Rand Stagen: Even though we’ve got people on the webinar today that have been exposed to the learning and practice module from Stagen, this module is just updated and introduced only a few months ago. Very few of our members have actually seen it. It’s got some really wonderful additions.
Rick Voirin: This is a very significant rewrite.
Rand Stagen: Yeah, absolutely.
Rick Voirin: Alright. Let’s get into the Q&A, Rupe.
Rupe Patel: Yeah, so I’ve got a question here that’s actually pretty interesting. What happens when you learn something specific? Are you Knower at that specific strategy? At what time do you stop learning a specific strategy? I think this actually speaks to a little bit of clarity of mindset.
Rick Voirin: When you move from knowing to learning to knowing?
Rupe Patel: Right.
Rand Stagen: I just love the question. As I said, we hear it all the time of the struggle between, “I want to be good at what I do. I want to have expertise, and I want to be what is traditionally thought as knowing.” What we’re really trying to get at here, recognizing that there’s subtlety is to be an expert, and to still have an orientation to learning, to always be learning.
Rick gave an example of a lecture of a brilliant scientist. I had the opportunity to meet Peter Koestenbaum, who is arguably the most accomplished, academically accomplished, person I’ve ever had a conversation with. He’s got four degrees, Harvard, Boston College, Stanford. He’s a physicist. He’s a psychologist. He’s a philosopher. He’s got PhDs, masters, amazing guy. He’s written dozens of books. He was in his 80s when I met him.
Rick Voirin: He’s worked with some of the biggest CEOs in the world.
Rand Stagen: Coached some of the biggest CEOs in the world, and I sit down with him. I had an opportunity to spend a day with him, one-on-one, thinking to this question, Rupe, that I was going to spend time with THE guru and expert in his domain. We sat down, and he basically said, “Rand, what you and your team at Stagen Leadership Academy are going is so fascinating to me. I’m just so in awe of what you’re doing, and I want to spend our time learning from you because relative to you, I don’t really think I’ve done very much.”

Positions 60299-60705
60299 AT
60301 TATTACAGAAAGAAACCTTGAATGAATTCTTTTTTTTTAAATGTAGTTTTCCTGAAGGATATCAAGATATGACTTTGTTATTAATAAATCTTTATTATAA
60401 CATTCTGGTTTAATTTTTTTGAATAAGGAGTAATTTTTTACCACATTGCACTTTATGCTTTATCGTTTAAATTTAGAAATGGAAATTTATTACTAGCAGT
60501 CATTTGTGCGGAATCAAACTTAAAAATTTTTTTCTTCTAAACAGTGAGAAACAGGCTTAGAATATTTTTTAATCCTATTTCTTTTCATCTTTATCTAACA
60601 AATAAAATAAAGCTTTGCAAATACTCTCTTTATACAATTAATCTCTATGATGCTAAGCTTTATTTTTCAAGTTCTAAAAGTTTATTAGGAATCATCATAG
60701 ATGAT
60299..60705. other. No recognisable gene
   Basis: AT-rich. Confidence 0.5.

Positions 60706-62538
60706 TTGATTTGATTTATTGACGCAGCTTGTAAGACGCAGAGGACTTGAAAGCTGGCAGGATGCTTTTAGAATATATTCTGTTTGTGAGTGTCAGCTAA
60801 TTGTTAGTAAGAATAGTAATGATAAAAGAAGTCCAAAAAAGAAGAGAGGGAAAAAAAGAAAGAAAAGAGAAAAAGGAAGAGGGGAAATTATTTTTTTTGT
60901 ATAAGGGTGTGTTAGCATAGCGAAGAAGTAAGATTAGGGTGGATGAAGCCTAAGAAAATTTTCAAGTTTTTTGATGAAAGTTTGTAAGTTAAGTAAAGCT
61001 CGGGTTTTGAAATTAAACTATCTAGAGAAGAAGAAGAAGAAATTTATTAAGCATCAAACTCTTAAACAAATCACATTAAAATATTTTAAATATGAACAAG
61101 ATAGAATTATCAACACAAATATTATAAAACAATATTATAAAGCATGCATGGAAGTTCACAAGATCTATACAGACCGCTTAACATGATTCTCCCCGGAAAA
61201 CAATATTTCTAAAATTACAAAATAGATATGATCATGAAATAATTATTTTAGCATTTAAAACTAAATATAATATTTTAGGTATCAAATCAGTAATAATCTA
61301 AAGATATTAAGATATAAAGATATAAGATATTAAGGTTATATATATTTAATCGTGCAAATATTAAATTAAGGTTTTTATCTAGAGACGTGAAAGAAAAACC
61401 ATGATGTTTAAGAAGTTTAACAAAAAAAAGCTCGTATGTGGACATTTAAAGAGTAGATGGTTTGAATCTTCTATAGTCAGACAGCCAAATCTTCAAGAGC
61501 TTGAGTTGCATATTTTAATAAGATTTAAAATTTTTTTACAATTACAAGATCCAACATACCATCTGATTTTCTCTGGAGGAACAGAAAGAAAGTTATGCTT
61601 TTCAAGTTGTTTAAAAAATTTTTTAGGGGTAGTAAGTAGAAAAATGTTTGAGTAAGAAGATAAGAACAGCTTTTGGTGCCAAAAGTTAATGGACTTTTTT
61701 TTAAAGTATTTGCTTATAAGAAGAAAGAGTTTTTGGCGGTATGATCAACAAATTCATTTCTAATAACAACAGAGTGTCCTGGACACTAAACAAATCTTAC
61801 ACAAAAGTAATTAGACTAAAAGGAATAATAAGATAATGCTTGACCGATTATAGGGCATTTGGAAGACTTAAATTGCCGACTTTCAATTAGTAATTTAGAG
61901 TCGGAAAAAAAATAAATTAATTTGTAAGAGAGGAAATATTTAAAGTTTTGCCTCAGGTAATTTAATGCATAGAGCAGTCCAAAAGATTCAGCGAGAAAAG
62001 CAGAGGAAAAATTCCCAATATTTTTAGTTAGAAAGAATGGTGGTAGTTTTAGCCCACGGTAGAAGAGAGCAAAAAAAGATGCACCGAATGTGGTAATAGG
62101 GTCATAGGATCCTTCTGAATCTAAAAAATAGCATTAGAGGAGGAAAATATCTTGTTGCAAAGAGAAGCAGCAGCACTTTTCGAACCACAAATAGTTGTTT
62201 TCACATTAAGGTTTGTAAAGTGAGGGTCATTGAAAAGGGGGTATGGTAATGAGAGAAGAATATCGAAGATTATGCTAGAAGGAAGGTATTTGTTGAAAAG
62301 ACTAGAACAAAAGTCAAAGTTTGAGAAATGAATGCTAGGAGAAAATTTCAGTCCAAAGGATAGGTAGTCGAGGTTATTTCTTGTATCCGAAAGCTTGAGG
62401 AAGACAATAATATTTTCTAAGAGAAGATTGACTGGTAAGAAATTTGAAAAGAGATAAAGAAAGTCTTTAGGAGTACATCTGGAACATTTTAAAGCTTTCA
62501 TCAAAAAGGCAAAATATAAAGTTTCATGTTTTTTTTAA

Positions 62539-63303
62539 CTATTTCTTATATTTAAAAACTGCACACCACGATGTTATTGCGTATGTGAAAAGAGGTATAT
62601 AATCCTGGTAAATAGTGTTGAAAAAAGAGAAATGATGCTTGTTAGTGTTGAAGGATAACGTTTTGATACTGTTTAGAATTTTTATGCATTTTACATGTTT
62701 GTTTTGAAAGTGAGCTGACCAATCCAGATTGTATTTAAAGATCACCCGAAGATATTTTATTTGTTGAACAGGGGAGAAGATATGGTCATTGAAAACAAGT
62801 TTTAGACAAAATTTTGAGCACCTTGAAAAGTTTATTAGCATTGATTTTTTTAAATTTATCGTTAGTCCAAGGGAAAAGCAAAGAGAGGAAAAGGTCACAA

I was like totally back on my heels. I was like, this is crazy that this guy is showing up, in his 80s, with this orientation that I’m learning. People always say, “Wait a second. How do I do that?” What he modeled for me is he modeled the definition of humility, given to me by Doug Rauch, the former president of Trader Joe’s, adjunct faculty here at Stagen, and a dear friend. He said, “Rand, humility is not thinking less of yourself. Humility is thinking more of others.”
To not think less of yourself, to not shrink down, but think more of others. My experience of this incredibly knowledgeable expert was that he sat down with me, and he actually saw me as from a servant leader orientation of how does he think more of everyone he’s around. It had nothing to do with me, and everything to do with Peter, and he was playing so big in that moment for me. It was really great. Maybe we have another question to build on.
Rupe Patel: Yeah, we have another question here. When you approach situations as a Learner, but are in a room full of Knowers, how do you stay in your zone?
Rand Stagen: I’m going to give Rick that one.
Rick Voirin: We model what we teach. I think, Rupe, for me it ties to what Rand just said. I’ll say it ever so slightly differently is I typically feel pretty good about what I think I know. There’s a key phrase in there, what I think I know.